How (Not) to Talk to a Writer # 13 (Memory)

I haven’t done one of these in a while, but for the last few days, I’ve been reading some of my older work.  (I uploaded the old word files to my kindle.)

There are scenes in there I don’t remember.  121228_PANDEMIC_ScaredReader.jpg.CROP.rectangle3-large

I found myself going….oh, yeah…I think I remember what the plot does now….

Therefore:

When you approach your favorite writer, if you ask them, “Hey, in that book you wrote twelve years ago, on page 37, why did ____________________?”

They may not have an answer for you. They’re not being coy. They’re not being evasive. They may not remember.

If you look at the publication date of their book and then shift back a couple of years, that’s probably when they wrote it. Maybe even before that.

Since that time, they’ve written a million other words, some good, some bad. Some are more beloved that others. Some get edited once, and thus have appeared fewer times before the writer’s eyes.

It was interesting to me to go back and visit the world of The King’s Daughter and The White Queen (the two oldnovels I was reading through.) I have written other things in this ‘world’ since then, an entire novel set 50 years later, and I’ve outlined several others.  This ‘world’ is my writing passion.  I love these people with a white hot fire.

Going back, it was interesting to consider what I would actually change to make these two novels fit better with what I’m currently looking at.  I was surprised how little would change.  No, I wouldn’t be willing to publish these two as is.  TWQ is actually a first draft, the ending left off. (I’m -sure- I wrote it, but it didn’t make it into this file. I just have to find it.)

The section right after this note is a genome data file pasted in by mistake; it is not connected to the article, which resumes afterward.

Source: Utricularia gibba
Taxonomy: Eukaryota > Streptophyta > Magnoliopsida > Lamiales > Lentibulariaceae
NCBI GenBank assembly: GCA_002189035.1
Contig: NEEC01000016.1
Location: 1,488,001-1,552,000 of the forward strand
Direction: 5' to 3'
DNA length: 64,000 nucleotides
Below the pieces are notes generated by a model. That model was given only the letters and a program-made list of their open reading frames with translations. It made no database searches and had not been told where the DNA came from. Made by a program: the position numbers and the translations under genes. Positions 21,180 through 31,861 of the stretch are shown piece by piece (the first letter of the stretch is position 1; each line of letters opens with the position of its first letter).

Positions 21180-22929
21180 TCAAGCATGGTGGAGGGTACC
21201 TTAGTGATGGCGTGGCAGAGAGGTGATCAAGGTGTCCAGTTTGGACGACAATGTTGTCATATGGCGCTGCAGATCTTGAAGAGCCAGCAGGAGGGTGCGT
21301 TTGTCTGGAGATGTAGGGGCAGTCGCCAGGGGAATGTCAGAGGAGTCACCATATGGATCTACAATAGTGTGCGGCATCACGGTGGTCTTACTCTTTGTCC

But it’s reassuring that my writing wasn’t too bad a decade ago.

And it’s amazing to me how much I’ve forgotten….

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Outside my area of expertise…

I have, in the past few months, been approached by 3 different people who want to write a book that is semi-biographical. In two cases, they wanted to know how to find a ghost writer to write it for them. All three  also wanted to ask about the legal ramifications of writing about real people they know, even when posed as fiction.

Sadly, I’m no help here.  I don’t know anyone who does ghostwriting, and have no idea how to find such a person.  Nor do I know anything about the literary/biographical fiction market and the legal ramifications of those people’s suggested stories.

I told my husband that although, yes, I’m a writer…I’m the wrong kind of writer to help those people.

It’s a bit like asking your Obstetrician to answer questions about your grandmother’s rheumatoid arthritis.

Sorry, folks.

If you want to talk about writing Speculative Fiction, then I can answer questions.  And I have some knowledge about Romance Fiction as well.  But pretty much everything else is outside my purview, and the only answers I can give you will be unsatisfactory.

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How to Talk to a Writer #2

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It would be nice, huh?

One of the things that people often ask writers about is money. They may not do it directly. For example, they may ask when the writer is going to quit their dayjob. They may ask whether the writer is as rich as Castle or J.K. Rowling. (Yes, I’m aware one of those is ficitonal.)

At the same time, it’s not very common to walk up to, say, bank clerks or computer programmers and ask them how much they make. You don’t ask your dentist that question, even though you suspect he’s making boat payments off you.

Yet people seem to feel confident asking (even indirectly) how much artists make.